An elegant tale, perfect for golfers and nongolfers alike.



In Rosa’s (Birdie, 2012, etc.) novel, Sam Parma, an observant, self-conscious teenager, learns about life, love, human nature and himself as he caddies for an ex-president at a local golf tournament.

This thoroughly enjoyable, deceptively simple story, ostensibly penned by Sam with the help of his language arts teacher, opens with him awaiting a ride home from the aforementioned match, mooning over what he calls “The Big Goof.”Sam narrates the tale in a kind of teenage-noir style: “Futile—that‘s the word I was looking for....I could’ve used others like useless, pointless, or wasted. Any of those would’ve done just fine. But I decided on futile.” During the round, he engagingly compares the actions of different people in his party; the unnamed ex-president has a friendly but standoffish manner, which contrasts starkly to baseball star Ernie Banks’, who exudes an affable generosity, signing autographs for all who ask. Sam also notes how other caddies’ actions differ from his own. Major, a friendly veteran caddy who coaches Sam, takes notes on the course and checks wind direction by tossing grass in the air; Chip Swanson, a popular, self-important up-and-comer in the golf world, instructs his player in what sounds to Sam like a foreign language: “This one’s a real slider…Play it about three balls to the high side. It falls off past the hole, so careful with the pace. Let it die over the lip.” In the crowd, a girl named Theresa Bellissima seems to be flirting with him, and later provides Sam with a hard-knocks lesson in love. Throughout, Sam entertainingly daydreams, establishing details about his relationships with his family and the world at large. As the story unfolds in flashback,Rosa deftly builds suspense over what the mistake might have been, while also building a relatable character through solid storytelling.

An elegant tale, perfect for golfers and nongolfers alike.

Pub Date: July 4, 2014

ISBN: 978-0-9828225-0-0

Page Count: 136

Publisher: Jackpot Press

Review Posted Online: May 17, 2014

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The seemingly ageless Seeger brings back his renowned giant for another go in a tuneful tale that, like the art, is a bit sketchy, but chockful of worthy messages. Faced with yearly floods and droughts since they’ve cut down all their trees, the townsfolk decide to build a dam—but the project is stymied by a boulder that is too huge to move. Call on Abiyoyo, suggests the granddaughter of the man with the magic wand, then just “Zoop Zoop” him away again. But the rock that Abiyoyo obligingly flings aside smashes the wand. How to avoid Abiyoyo’s destruction now? Sing the monster to sleep, then make it a peaceful, tree-planting member of the community, of course. Seeger sums it up in a postscript: “every community must learn to manage its giants.” Hays, who illustrated the original (1986), creates colorful, if unfinished-looking, scenes featuring a notably multicultural human cast and a towering Cubist fantasy of a giant. The song, based on a Xhosa lullaby, still has that hard-to-resist sing-along potential, and the themes of waging peace, collective action, and the benefits of sound ecological practices are presented in ways that children will both appreciate and enjoy. (Picture book. 5-9)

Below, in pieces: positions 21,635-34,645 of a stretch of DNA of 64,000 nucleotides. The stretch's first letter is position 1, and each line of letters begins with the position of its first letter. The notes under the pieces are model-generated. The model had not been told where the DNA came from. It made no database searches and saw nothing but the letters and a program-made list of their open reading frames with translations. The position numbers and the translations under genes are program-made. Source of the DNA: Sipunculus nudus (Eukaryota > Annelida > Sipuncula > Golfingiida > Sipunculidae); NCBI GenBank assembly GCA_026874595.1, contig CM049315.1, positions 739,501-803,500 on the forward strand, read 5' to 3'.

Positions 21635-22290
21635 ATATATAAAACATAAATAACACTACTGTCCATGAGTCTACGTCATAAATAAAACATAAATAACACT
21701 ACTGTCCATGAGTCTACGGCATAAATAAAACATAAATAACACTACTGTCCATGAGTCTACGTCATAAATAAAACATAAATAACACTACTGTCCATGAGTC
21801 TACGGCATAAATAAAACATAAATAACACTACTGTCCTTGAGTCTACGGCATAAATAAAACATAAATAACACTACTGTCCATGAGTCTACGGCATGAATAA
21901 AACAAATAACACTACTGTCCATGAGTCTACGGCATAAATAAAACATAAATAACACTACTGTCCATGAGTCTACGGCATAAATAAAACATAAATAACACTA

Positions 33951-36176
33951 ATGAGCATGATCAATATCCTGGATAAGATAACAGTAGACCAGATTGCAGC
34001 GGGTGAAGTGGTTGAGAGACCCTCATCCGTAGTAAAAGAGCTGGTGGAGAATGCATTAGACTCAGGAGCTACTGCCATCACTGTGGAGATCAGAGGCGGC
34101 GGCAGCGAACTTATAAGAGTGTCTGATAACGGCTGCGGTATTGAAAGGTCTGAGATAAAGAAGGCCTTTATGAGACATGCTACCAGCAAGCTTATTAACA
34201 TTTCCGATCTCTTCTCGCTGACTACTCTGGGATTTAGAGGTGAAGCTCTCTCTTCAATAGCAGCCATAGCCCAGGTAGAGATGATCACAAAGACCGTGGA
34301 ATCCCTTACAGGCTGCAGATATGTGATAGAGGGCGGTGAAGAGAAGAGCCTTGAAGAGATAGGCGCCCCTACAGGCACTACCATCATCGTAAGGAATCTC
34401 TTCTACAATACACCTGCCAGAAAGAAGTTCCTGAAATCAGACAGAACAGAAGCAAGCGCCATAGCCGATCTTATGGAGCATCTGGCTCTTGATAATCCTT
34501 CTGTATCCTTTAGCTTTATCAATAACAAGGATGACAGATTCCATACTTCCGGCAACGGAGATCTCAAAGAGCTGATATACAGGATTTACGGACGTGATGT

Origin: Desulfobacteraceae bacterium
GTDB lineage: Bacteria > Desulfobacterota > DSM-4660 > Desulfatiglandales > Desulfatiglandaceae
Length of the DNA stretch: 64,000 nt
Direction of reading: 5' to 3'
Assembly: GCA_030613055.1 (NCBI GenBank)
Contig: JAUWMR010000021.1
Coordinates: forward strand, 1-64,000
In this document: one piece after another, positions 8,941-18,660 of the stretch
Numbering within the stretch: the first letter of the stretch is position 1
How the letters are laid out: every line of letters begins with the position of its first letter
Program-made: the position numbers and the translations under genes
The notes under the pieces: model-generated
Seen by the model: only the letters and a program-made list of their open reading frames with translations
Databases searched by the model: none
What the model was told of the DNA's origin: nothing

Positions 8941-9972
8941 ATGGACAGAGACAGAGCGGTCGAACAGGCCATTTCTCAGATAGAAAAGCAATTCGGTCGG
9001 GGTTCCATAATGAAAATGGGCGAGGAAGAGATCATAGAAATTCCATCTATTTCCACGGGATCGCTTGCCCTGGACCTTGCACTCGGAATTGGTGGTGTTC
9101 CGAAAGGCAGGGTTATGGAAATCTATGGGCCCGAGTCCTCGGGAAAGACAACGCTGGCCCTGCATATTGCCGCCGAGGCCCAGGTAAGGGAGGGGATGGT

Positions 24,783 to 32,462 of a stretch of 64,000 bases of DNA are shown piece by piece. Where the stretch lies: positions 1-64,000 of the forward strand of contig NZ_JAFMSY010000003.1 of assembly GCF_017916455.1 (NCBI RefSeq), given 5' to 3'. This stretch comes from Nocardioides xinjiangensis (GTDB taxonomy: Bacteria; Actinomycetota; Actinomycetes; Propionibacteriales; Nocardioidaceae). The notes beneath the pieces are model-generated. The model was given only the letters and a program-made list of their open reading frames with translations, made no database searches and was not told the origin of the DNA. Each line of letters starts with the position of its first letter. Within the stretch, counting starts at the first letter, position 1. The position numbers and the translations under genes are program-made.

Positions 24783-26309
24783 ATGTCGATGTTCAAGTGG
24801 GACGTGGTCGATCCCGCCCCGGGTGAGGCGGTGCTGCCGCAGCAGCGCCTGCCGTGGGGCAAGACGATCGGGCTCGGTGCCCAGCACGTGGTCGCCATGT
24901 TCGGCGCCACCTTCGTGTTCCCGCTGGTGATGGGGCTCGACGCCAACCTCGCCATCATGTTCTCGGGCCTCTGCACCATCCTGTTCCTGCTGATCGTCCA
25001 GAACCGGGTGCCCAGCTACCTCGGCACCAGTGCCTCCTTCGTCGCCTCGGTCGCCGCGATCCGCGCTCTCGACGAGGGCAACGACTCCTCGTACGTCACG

Pub Date: Oct. 1, 2001

ISBN: 0-689-83271-0

Page Count: 40

Publisher: Simon & Schuster

Review Posted Online: May 20, 2010

Kirkus Reviews Issue: Sept. 15, 2001

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A sweet, soft conversation starter and a charming gift.

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A paean to teachers and their surrogates everywhere.

This gentle ode to a teacher’s skill at inspiring, encouraging, and being a role model is spoken, presumably, from a child’s viewpoint. However, the voice could equally be that of an adult, because who can’t look back upon teachers or other early mentors who gave of themselves and offered their pupils so much? Indeed, some of the self-aware, self-assured expressions herein seem perhaps more realistic as uttered from one who’s already grown. Alternatively, readers won’t fail to note that this small book, illustrated with gentle soy-ink drawings and featuring an adult-child bear duo engaged in various sedentary and lively pursuits, could just as easily be about human parent- (or grandparent-) child pairs: some of the softly colored illustrations depict scenarios that are more likely to occur within a home and/or other family-oriented setting. Makes sense: aren’t parents and other close family members children’s first teachers? This duality suggests that the book might be best shared one-on-one between a nostalgic adult and a child who’s developed some self-confidence, having learned a thing or two from a parent, grandparent, older relative, or classroom instructor.

A sweet, soft conversation starter and a charming gift. (Picture book. 4-7)

Pub Date: March 1, 2017

ISBN: 978-1-943200-08-5

Page Count: 32

Publisher: Compendium

Review Posted Online: Dec. 14, 2016

Kirkus Reviews Issue: Jan. 1, 2017

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